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The perils of e-miscommunication

June 04, 2010|By BARTON GOLDSMITH / Scripps Howard News Service

With e-mail, texting, Twitter, BBM, social-networking sites and all the other forms that modern technology has created for communication -- and miscommunication -- there are bound to be texts, tweets and touch screens that have led to the end of friendships, to broken hearts and even to job losses.

It seems that we have little tolerance (or is it understanding?) for how these seemingly innocuous blips of information can be taken out of context and offend the recipient.

If it is caught immediately and appropriate apologies are made sooner rather than later, both people should be able to shake hands (or bump iPhones) and move forward. Unfortunately, when a remark triggers someone's unhealed emotions, it can create a short circuit that will make him or her shortsighted. Pain is felt, and a retort is locked on target and fired. When a direct hit is made, a relationship that was positive and promising can unintentionally dissolve quicker than an Altoid.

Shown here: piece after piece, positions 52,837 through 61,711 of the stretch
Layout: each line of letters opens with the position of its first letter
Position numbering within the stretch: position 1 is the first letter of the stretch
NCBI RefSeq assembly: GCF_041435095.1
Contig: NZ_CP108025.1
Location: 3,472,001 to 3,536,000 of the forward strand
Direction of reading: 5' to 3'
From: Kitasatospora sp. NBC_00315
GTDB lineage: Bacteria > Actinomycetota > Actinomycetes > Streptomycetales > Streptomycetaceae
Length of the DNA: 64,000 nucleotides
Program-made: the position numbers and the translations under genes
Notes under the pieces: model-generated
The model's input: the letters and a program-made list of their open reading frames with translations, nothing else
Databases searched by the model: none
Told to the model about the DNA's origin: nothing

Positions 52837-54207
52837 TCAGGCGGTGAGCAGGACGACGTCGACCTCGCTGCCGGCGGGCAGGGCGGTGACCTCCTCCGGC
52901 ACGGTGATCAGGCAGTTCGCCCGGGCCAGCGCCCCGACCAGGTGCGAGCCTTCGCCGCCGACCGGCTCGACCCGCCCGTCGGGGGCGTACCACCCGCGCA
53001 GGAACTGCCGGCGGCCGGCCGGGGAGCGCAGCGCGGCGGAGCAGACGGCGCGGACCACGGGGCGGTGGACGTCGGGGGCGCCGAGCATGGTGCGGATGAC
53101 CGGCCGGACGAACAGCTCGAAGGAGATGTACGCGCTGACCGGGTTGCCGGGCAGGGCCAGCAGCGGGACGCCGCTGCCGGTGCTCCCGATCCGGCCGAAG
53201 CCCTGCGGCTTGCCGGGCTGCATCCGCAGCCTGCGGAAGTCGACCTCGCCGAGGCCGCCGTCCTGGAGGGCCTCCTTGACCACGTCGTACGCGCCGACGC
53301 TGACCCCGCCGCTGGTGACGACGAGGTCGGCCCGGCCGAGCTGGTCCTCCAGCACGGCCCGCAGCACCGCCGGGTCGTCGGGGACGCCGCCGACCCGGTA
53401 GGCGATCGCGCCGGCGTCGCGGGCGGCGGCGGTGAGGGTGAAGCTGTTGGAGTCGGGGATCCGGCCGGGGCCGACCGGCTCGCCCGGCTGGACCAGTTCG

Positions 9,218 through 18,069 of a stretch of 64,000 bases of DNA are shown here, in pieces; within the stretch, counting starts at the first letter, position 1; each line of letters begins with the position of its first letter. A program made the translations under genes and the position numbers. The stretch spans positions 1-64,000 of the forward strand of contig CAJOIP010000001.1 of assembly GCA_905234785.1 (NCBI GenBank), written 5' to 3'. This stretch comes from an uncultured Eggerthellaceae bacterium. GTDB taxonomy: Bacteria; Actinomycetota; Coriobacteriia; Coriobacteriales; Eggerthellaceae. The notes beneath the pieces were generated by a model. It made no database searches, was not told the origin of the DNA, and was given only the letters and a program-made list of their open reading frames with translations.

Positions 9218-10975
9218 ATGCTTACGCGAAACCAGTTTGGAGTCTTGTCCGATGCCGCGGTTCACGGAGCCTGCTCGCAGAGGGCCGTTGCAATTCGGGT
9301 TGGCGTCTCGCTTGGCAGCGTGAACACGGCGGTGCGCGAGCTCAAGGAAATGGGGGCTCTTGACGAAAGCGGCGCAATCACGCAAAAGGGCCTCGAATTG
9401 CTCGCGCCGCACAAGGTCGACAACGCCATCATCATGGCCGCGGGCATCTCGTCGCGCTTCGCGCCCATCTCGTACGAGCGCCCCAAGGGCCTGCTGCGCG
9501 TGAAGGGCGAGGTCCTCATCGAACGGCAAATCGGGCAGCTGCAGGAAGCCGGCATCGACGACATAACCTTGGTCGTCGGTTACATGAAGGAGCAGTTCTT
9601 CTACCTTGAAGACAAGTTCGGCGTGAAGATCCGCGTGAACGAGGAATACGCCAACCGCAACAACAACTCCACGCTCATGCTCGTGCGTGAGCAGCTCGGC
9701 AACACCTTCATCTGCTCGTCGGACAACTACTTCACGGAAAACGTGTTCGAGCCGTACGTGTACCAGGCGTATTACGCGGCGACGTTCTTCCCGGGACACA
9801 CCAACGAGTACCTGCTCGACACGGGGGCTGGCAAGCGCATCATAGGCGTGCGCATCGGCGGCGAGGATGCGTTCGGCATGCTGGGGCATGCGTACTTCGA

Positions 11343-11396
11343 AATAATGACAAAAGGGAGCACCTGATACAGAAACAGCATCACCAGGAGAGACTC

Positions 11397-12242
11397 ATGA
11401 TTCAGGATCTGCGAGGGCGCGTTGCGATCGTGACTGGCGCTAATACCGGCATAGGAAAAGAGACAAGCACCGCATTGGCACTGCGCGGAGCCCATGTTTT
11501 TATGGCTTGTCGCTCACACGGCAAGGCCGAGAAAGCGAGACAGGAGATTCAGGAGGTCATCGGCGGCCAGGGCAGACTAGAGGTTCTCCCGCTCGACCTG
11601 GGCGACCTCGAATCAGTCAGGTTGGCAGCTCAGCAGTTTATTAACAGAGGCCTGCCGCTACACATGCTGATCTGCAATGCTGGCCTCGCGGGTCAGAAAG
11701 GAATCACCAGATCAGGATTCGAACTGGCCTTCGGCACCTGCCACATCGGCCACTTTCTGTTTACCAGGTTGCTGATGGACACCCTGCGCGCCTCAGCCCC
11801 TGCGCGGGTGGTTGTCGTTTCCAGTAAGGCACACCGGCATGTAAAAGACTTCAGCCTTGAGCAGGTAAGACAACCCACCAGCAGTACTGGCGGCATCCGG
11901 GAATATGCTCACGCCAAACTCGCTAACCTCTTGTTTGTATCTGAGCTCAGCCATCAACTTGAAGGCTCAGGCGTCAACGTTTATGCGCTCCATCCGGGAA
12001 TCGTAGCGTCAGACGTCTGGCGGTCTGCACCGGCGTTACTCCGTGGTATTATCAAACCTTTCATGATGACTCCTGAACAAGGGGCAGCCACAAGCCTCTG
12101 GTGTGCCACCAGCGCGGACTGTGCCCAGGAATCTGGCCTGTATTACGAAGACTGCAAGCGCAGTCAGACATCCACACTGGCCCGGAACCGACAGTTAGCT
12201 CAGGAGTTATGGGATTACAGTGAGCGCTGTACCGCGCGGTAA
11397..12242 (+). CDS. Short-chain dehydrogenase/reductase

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We also need to understand that these electronic methods of communication are not the best, as they don't convey true emotions, your idea of cute may not be the other party's and sometimes we just don't get one another.

We have all regretted things we have said to those we care for, and if it happens rarely, then we need to learn to apologize, take it in stride and move on. My suggestion is that you get together face-to-face -- or at least via iChat or Skype -- so you can see each other's expressions and have a conversation looking into each other's eyes. If that can't happen, then a phone call is the next-best option.

If the other person refuses to communicate, write an e-mail telling the story from your point of view. Even if you don't send it, you are getting it straight in your mind and also getting it out of your head. It will, at the very least, let you release some of your pent-up hurt and help you understand yourself, which will better allow you to understand the person with whom you had the miscommunication. Steven Covey said it best in "The Seven Habits of Highly Effective People": "Seek to understand before being understood."

There are people who live their lives by FBO (that's Facebook official). This is the way communication is moving: if your romantic status changes and you don't announce it on Facebook, your potential new partner could feel slighted. Some people have even announced plans to divorce on social-networking sites before telling their soon-to-be-exes. This is real stuff, folks, and it's causing too much hurt.

We need to start being more aware of how our electronic communications are received. Think to yourself (before you hit the "send" button) about how the other person will take your message, and how that response will make you feel.

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